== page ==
At least four states say the National Indian Lottery proposed by the Coeur d’Alene Tribe is unlawful in their states, and they’re threatening to fight it.
“The game in Minnesota is clearly illegal,” said Fabian Hoffner, assistant attorney general for Minnesota.
“It would violate our laws,” said Jim Haney, spokesman for Wisconsin attorney general James E. Doyle. Doyle has said he’ll fight any attempt to bring the lottery to Wisconsin.
“On the preliminary look at it, it would be illegal,” said Tom Gede, special assistant attorney general for California. “We’re continuing to do research on it.”
The deputy director of the Arizona State Gaming Agency also challenged the tribe’s proposal, saying the tribe must have state permission before doing business in Arizona.
Tribal attorney Ray Givens said Tuesday night that the tribe is on firm legal ground. “Attorneys general can make all kinds of claims,” he said.
“The tribe thoroughly researched all aspects of the legality of the national lottery before going forward with it,” Givens said. “The Coeur d’Alene Tribe is firmly convinced of its legality.”
At the National Indian Gaming Commission, in Washington, D.C., general counsel Michael Cox said the commission’s approval of the lottery addressed only the legality of the tribe’s management contract with Unistar Entertainment Inc. of Denver.
The tribe has approval for the lottery from the gaming commission and the U.S. secretary of the Interior. It also has a compact with the state of Idaho that allows a lottery.
“We did not approve the lottery. We approved a management contract,” Cox said. “We told the tribe in the contract that ‘you’re going to have to deal with the states.”’
The tribe’s gaming director, Dave Matheson, has said the tribe expected opposition to the lottery.
Since the tribe’s announcement of the lottery Monday, the Idaho Attorney General’s Office has fielded numerous requests for information and documents. The tribal headquarters in Plummer has also received a flurry of calls from reporters and potential lottery players. The tribe plans to offer the lottery in the 36 states with lotteries, plus Washington, D.C., this fall.
Some states were looking closely at the tribe’s proposal even before Monday’s announcement. On Feb. 23, Minnesota Attorney General Hubert “Skip” Humphrey III wrote a letter to a U.S. attorney in Minneapolis, calling for an investigation of the tribe’s “potential violations” of Minnesota law.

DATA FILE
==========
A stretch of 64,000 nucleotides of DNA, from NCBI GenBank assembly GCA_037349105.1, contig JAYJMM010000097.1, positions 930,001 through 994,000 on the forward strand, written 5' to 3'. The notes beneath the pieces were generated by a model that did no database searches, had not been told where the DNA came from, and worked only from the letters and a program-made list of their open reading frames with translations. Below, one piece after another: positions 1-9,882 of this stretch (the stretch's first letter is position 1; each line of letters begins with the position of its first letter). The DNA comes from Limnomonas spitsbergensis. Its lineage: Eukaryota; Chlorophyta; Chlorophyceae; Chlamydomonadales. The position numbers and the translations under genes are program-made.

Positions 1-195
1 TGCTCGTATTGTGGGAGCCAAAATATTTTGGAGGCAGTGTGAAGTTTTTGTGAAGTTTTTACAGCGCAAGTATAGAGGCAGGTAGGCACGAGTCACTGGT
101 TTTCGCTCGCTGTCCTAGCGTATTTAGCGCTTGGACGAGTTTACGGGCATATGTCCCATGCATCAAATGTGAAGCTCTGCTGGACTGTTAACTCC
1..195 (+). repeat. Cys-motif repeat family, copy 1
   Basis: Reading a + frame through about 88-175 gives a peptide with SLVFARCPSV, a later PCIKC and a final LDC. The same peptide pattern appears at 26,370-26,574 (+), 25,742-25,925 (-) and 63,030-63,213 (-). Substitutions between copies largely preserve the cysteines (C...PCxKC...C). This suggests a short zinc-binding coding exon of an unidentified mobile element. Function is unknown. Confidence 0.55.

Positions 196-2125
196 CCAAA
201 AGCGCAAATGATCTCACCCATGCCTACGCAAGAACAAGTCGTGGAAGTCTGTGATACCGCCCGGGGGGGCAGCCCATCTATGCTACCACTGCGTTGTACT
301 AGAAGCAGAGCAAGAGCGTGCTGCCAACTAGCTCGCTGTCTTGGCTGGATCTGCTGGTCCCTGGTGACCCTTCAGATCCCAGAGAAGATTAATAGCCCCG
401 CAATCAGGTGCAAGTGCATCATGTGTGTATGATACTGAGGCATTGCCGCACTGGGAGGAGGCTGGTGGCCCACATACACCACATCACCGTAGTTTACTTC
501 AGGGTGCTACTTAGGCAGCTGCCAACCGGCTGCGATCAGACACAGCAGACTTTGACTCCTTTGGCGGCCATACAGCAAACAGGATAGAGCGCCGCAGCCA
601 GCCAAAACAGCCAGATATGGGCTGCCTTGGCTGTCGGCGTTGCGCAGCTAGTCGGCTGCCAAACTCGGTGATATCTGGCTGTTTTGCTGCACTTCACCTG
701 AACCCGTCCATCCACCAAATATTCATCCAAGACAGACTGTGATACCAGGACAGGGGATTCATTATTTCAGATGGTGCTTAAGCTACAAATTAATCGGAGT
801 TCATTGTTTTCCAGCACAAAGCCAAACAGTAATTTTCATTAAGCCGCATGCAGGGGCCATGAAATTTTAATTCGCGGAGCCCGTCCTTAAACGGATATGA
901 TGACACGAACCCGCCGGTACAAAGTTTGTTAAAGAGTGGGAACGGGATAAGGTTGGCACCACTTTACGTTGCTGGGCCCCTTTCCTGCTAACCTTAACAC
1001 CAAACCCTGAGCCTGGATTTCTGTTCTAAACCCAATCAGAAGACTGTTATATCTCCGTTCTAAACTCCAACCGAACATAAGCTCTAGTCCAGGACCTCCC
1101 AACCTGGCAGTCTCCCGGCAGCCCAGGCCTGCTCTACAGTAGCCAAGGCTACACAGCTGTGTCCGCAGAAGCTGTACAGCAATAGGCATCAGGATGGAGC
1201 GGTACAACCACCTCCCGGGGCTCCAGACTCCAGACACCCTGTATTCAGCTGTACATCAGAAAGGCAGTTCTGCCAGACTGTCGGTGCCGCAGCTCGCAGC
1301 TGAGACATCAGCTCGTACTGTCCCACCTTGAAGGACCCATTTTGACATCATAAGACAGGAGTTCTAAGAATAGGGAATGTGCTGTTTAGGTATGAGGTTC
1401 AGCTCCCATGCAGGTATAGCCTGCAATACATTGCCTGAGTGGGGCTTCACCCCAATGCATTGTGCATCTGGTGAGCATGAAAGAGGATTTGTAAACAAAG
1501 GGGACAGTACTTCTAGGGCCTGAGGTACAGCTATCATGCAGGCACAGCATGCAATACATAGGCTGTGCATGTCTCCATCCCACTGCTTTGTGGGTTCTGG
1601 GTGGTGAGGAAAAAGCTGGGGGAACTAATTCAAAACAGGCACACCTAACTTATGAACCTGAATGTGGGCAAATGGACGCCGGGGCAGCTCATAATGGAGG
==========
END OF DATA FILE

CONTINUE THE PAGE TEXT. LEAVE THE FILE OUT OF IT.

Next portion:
Humphrey said the tribe’s proposal doesn’t meet federal requirements that say Indian gaming must take place on Indian lands. Under the tribe’s proposal, players throughout the country would phone in to the lottery center on the Coeur d’Alene reservation.
“Accordingly, while portions of the lottery are conducted on Indian lands, a significant portion is not,” Humphrey wrote.
To run a lottery in Minnesota, the tribe would have to have a compact with that state, Humphrey said. But he said it would be impossible for such a compact to exist, because federal law requires that a tribe own land in a state before negotiating a compact.
Other states echo those concerns.
Givens wouldn’t respond directly to those criticisms. But he said, “The tribe strongly feels that any lawsuit challenging the lottery is frivolous, and will be most vigorously defended - totally frivolous.”
Any legal battles are the tribe’s concern, said Cox of the National Indian Gaming Commission.
“It did not fall to the commissioners to sort out every aspect of whether this is do-able,” Cox said. He said the gaming commission warned the Coeur d’Alenes the lottery would create “an incredible reaction from the lottery states.”
“Obviously, states protect their lotteries,” Cox said.
Cox said he’d been on the phone all day Tuesday, fielding questions from reporters, attorneys and a member of Congress.
“I’ve gotten one call from the Hill, and I expect more,” he said.
In California, Gede said his state would likely try to file criminal and civil charges against anyone advertising the tribe’s lottery, on the basis that they’re illegally promoting gambling in the state.
“I know they have lots and lots of attorneys, but this state has its own interest to pursue,” he said. “On the face of it, it’s a small, impoverished Indian tribe. But this is the gambling industry.”
In Minnesota, Hoffner said the state isn’t worried about lottery competition, but about maintaining the law.
“This is a law enforcement issue, it is not a competition issue,” he said.
Givens said he’s confident the tribe will prevail. “The Coeur d’Alene Tribe is a very responsible government,” he said. “No responsible government takes a step this big without being sure of its legality and success.”